Can men pass exposure to PBBs to kids? Emory U. study seeks volunteers
It was the worst agricultural contamination incident in U.S. history—the accidental inclusion of PBB fire retardant in cattle feed at the Velsicol Chemical factory in St. Louis, Mich., in 1973.
Researchers have identified ongoing human health problems from exposure to the chemical in the four and a half decades since—from thyroid disorders to an increased risk of breast cancer. Health problems were also found to potentially pass to additional generations through the mother's placenta and breast milk.
But researchers from Atlanta's Emory University, in meetings with PBB-contaminated Michigan communities, kept hearing similar anecdotes involving men, too.
"When I would describe to people the kind of health effects in children of women exposed to PBB, some would say, 'In my family, it was my father who was exposed, not my mother. But our children are having the same kinds of conditions,' " said Michele Marcus, Emory professor of epidemiology and lead researcher on the PBB health studies.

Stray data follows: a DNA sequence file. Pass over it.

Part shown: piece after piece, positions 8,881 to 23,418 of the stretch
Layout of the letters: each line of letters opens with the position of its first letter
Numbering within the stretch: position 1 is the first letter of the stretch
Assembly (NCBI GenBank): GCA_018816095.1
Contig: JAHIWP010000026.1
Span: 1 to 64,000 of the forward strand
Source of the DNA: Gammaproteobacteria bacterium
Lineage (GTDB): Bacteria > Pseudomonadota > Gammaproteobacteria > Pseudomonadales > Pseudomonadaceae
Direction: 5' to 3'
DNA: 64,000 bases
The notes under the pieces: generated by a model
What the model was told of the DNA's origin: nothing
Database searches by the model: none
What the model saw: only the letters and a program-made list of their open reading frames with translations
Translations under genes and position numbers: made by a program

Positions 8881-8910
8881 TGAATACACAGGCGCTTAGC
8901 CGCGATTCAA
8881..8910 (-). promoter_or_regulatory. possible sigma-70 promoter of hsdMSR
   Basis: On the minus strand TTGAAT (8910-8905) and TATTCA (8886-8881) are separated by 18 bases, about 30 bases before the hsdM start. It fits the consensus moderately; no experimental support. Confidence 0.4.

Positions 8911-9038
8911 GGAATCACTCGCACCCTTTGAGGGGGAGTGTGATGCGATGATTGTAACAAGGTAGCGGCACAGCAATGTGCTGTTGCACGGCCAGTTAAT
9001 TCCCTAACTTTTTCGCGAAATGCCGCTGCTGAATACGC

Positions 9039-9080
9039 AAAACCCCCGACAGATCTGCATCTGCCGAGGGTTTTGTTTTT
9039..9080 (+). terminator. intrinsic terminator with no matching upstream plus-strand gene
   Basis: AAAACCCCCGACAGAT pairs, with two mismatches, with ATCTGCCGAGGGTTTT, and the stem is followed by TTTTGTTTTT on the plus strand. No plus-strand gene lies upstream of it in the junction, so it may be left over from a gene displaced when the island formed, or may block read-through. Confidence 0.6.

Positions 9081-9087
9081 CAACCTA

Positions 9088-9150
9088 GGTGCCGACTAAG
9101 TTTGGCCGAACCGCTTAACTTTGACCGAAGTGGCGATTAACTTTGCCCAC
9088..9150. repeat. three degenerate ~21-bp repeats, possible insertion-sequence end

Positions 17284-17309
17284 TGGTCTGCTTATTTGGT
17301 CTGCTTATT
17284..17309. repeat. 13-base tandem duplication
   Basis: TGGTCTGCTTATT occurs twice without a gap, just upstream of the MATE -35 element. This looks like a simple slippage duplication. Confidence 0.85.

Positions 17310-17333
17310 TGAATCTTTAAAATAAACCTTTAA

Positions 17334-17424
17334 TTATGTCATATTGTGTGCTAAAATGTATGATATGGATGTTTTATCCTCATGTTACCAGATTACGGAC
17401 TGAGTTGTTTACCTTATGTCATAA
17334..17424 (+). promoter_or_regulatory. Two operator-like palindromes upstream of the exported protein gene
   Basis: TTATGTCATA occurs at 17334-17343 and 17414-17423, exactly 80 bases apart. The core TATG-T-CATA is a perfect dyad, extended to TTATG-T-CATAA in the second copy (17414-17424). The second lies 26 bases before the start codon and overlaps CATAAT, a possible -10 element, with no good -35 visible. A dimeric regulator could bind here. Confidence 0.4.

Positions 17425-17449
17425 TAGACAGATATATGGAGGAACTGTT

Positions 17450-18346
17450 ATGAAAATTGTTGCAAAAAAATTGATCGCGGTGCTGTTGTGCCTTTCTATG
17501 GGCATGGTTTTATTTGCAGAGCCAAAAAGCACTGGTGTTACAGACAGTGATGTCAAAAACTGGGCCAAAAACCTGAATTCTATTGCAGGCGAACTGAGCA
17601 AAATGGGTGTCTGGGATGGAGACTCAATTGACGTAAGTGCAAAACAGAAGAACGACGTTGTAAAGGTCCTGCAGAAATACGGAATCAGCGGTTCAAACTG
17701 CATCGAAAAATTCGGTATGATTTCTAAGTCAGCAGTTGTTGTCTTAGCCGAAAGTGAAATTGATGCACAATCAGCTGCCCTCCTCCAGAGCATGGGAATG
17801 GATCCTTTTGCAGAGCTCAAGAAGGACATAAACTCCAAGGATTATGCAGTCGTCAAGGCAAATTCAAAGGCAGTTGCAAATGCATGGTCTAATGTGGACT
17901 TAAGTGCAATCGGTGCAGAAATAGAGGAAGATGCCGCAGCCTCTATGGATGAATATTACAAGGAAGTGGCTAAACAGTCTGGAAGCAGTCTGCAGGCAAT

Emory's newest round of research, kicking off in earnest in April, will focus on whether males can genetically pass on PBB-related health disorders. Researchers are seeking volunteers to provide blood samples and answer questionnaires as part of the study.
"We want to find families where the grandfather was exposed, but not the grandmother, so the exposure of the next generation would only be through the father's DNA," Marcus said.
It's estimated that, through milk and meat, the chemical made it into the bodies of nine out of 10 Michigan residents.
Research shows PBB affects the epigenome, the compounds that tell a genome, the genetic material present in a cell, what to do.
"PBB does impact how certain genes are regulated," Marcus said. "Could that gene regulation impact, that epigenome, be passed on to the children and grandchilden? It has been shown in animal studies, but it hasn't yet been demonstrated in people."
The perfect scenario for the multigenerational study would be a family where the grandfather was exposed, the grandmother was not, and they now have an adult child, male or female, and a grandchild, she said.
"Because this happened over 40 years ago, some of the families we've already identified are where a man grew up on a contaminated farm; he ate the contaminated food, perhaps as a teenager or young adult; and then he married a woman from out-of-state, and they have children and grandchildren," Marcus said.
HOW IT HAPPENED
In 1973, the Velsicol plant, then known as Michigan Chemical, was producing a PBB-based flame retardant known as FireMaster, as well as magnesium oxide, a cattle feed supplement sold under the trade name NutriMaster.